Court of Appeals’ Memorandum Decision Discusses the Role and Correct Use of a Parenting Coordinator

Court of Appeals’ Memorandum Decision Discusses the Role and Correct Use of a Parenting Coordinator

An August 2010 memorandum decision* of the Court of Appeals, Div. 1, offers some instruction on the parties’ and Court’s use of a Parenting Coordinator, in this case in a high-conflict post-dissolution case in which litigation is ongoing several years after the final Decree was entered. Kelledy v. Cockerham, 1-CA-CV 09-0093, August 12, 2010.

The high conflict nature of this decision is perhaps best demonstrated by the fact that the parents were divorced in August 2000, and they continued to spend several days a year in court, on custody issues, well into 2010. The Parenting Coordinator was appointed in 2008 and given the authority stated in Rule 74, Arizona Rules of Family Law Procedure. The PC made several recommendations in 2009 and 2010. The PC was monitoring, among other things, compliance with parenting time orders, the parents’ attention to the children’s school work, court-ordered counseling for one parent, safety concerns including driving the children without seatbelts and the possibility of firearms in the home, and the exchange of appropriate information between the parents (such as each parent’s address and living situation).

Mother appealed several rulings of the court, including the court’s adoption of some PC recommendations. In ruling on that issue, the Court of Appeals offered some direction on how Rule 74 is interpreted and how PCs should be properly used by the trial court. The Court may afford evidentiary value to the statements and findings of the Parenting Coordinator. The Court of Appeals noted that the PC is “expressly charged with gathering and reporting factual information to the court” and serves a quasi-judicial role in doing so. The PC’s role is akin to that of a Special Master (or Family Law Master, as described by Rule 72, Arizona Rules of Family Law Procedure) and it would therefore make no sense that the court could not consider statements made by the PC.

This is not “blind deference” nor a delegation of the court’s authority, however. No decision on a PC’s report may become permanent over a party’s objection without a prompt evidentiary hearing. (Emphasis added) In this particular court case, Mother had not filed an objection to any PC recommendation, and yet the court sua sponte held hearings on most of the same issues, thereby affording Mother the opportunity to respond/ object. The PC’s recommendations in this case were designed to implement, clarify or modify parenting time, and were therefore consistent with the authority given in Rule 74.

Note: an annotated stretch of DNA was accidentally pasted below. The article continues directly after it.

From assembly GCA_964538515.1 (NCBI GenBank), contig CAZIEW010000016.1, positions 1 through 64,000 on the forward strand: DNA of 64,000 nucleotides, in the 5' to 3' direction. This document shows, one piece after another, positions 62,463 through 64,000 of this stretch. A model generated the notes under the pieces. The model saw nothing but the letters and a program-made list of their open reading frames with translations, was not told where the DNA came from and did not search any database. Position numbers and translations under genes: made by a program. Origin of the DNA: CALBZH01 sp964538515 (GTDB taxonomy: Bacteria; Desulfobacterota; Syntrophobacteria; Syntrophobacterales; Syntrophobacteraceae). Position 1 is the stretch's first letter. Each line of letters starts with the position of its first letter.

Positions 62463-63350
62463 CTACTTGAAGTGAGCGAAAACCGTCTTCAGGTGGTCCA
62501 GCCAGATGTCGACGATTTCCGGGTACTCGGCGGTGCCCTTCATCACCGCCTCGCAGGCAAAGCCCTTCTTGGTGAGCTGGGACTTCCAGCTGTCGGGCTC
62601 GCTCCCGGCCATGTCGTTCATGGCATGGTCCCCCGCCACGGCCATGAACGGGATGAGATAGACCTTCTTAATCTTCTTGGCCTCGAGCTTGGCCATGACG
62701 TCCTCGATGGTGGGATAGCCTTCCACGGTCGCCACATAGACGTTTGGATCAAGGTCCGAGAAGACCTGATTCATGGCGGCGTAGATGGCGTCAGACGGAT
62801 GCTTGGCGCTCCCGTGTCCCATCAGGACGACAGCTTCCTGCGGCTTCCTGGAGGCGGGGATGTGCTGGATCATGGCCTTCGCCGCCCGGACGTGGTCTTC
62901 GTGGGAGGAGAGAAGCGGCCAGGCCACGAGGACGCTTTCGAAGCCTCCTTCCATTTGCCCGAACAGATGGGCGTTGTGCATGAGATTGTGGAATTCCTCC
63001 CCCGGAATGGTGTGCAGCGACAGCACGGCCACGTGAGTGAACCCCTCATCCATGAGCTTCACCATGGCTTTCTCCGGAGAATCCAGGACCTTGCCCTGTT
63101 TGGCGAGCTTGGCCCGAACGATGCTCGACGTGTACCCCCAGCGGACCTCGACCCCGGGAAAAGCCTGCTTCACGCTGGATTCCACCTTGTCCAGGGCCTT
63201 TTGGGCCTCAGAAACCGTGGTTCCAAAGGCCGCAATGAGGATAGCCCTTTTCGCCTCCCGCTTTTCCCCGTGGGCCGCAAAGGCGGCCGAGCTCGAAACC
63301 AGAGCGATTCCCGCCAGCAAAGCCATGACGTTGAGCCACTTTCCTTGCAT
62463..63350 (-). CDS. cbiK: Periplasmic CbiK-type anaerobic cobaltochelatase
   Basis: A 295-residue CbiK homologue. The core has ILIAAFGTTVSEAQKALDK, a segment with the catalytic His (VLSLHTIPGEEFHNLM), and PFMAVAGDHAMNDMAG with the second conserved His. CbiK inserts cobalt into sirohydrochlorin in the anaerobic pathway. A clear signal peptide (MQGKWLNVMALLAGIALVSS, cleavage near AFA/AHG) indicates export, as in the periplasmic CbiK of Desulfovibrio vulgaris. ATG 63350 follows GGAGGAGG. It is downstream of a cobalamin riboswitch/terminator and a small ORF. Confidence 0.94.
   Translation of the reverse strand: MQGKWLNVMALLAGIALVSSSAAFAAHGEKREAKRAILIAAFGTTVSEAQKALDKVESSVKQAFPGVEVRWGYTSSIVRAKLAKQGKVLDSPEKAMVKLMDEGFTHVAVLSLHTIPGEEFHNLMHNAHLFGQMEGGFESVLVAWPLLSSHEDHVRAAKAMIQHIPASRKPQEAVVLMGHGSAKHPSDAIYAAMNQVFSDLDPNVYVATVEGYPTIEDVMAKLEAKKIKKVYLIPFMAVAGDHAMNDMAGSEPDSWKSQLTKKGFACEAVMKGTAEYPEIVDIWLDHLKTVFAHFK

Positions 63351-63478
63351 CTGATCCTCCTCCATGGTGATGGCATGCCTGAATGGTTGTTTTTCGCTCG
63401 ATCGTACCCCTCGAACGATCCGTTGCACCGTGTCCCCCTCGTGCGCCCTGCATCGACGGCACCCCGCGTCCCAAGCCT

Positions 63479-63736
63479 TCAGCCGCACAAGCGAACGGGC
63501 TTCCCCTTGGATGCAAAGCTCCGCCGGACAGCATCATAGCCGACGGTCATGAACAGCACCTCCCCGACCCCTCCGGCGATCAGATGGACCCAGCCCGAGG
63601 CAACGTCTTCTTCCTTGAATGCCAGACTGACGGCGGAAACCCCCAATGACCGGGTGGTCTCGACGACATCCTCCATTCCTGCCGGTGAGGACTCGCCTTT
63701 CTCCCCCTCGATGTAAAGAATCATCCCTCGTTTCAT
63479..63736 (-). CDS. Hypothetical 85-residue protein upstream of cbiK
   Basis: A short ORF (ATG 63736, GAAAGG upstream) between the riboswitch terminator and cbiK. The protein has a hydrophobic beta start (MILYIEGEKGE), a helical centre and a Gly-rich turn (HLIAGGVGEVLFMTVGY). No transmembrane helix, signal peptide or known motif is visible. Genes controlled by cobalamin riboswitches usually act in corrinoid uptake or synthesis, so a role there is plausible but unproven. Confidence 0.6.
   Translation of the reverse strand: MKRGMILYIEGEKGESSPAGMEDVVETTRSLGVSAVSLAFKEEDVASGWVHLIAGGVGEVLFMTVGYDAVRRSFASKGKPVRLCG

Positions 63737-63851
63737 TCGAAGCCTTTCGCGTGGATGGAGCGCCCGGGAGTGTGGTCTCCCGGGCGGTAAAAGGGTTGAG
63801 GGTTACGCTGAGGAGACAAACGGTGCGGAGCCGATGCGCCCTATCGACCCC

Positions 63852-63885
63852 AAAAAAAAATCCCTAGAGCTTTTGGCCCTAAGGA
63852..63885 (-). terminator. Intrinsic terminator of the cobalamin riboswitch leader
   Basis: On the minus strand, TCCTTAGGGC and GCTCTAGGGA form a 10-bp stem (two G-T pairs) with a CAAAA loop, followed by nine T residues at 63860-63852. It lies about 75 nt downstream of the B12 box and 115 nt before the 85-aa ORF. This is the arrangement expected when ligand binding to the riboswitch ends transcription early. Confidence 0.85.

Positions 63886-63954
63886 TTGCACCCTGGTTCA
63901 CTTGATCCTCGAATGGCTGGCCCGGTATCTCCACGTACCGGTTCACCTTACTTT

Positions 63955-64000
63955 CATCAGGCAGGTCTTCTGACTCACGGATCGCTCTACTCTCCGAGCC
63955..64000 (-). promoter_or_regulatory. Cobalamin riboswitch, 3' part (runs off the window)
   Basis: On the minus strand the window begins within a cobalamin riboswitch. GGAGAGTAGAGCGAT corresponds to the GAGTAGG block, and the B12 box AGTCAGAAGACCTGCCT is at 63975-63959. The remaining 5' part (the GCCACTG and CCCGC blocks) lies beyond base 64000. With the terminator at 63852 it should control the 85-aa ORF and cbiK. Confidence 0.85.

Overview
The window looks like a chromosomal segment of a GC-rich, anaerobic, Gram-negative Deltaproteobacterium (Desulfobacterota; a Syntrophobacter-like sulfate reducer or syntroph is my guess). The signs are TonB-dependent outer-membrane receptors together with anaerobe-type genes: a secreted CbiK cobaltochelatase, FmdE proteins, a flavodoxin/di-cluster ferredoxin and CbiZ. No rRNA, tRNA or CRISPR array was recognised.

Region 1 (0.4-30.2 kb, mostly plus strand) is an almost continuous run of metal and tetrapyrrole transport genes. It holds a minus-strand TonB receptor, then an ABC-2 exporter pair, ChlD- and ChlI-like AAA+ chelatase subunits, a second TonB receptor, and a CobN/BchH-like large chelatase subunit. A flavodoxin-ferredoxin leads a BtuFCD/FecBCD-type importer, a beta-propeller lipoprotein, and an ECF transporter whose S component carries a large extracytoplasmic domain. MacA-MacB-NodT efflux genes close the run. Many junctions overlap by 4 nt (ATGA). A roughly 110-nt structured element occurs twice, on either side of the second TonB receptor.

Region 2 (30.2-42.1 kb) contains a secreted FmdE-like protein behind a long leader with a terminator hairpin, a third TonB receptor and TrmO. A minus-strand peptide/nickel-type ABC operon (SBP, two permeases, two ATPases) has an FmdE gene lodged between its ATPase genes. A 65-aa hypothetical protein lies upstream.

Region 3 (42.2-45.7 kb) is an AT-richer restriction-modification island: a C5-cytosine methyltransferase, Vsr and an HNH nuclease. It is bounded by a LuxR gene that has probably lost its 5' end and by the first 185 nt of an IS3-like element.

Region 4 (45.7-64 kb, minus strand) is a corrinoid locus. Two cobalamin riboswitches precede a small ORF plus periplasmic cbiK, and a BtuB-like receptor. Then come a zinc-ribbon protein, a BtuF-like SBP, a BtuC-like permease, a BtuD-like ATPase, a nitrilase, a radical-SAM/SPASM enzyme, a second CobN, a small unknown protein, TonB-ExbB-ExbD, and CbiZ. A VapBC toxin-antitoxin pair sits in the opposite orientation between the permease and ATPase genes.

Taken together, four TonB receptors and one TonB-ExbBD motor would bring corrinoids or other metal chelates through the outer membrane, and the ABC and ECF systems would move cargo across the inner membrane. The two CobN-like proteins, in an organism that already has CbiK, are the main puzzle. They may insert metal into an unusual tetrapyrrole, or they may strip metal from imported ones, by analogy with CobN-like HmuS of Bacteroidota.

The Court of Appeals also noted Form 11 to the Rules, which describes (mostly for the benefit of clients) the role of the Parenting Coordinator and how it differs from the judge’s, attorney’s or therapist’s roles.

Even though a parent in this case had publicly posted, on the Internet, telephone messages or audio messages to the children that were deemed to be contrary to the children’s best interests, neither the PC nor the Court could unconstitutionally restrain Mother’s speech in advance. So the PC’s recommendation that Mother be ordered not to make any audiotape, videotape or documentation about this case public in any fashion, and the Court’s adoption of that recommendation, were unconstitutional.   Other remedies which are not unconstitutional were available to the Court: “If the Court reasonably found that Mother’s publication of information about the legal proceedings was harmful to the children, the court could have premised an order reducing Mother’s parenting time or imposing other sanctions . . .”

The Kelledy decision ends with a discussion of the fact that this trial judge entered an order permanently assigning this case to herself, in the event a judicial rotation took this judge out of the family court department. The Court of Appeals found that the trial judge had explicit authority to do this, subject to approval of the family court presiding judge, citing Maricopa County Local Rule of Practice 6.1(b).    “Judicial rotation is not a right belonging to a party.”

*NOTE that because this is a Memorandum (unpublished) decision of the Court of Appeals, it cannot be regarded as precedent nor cited in court except for very limited purposes.

Related Post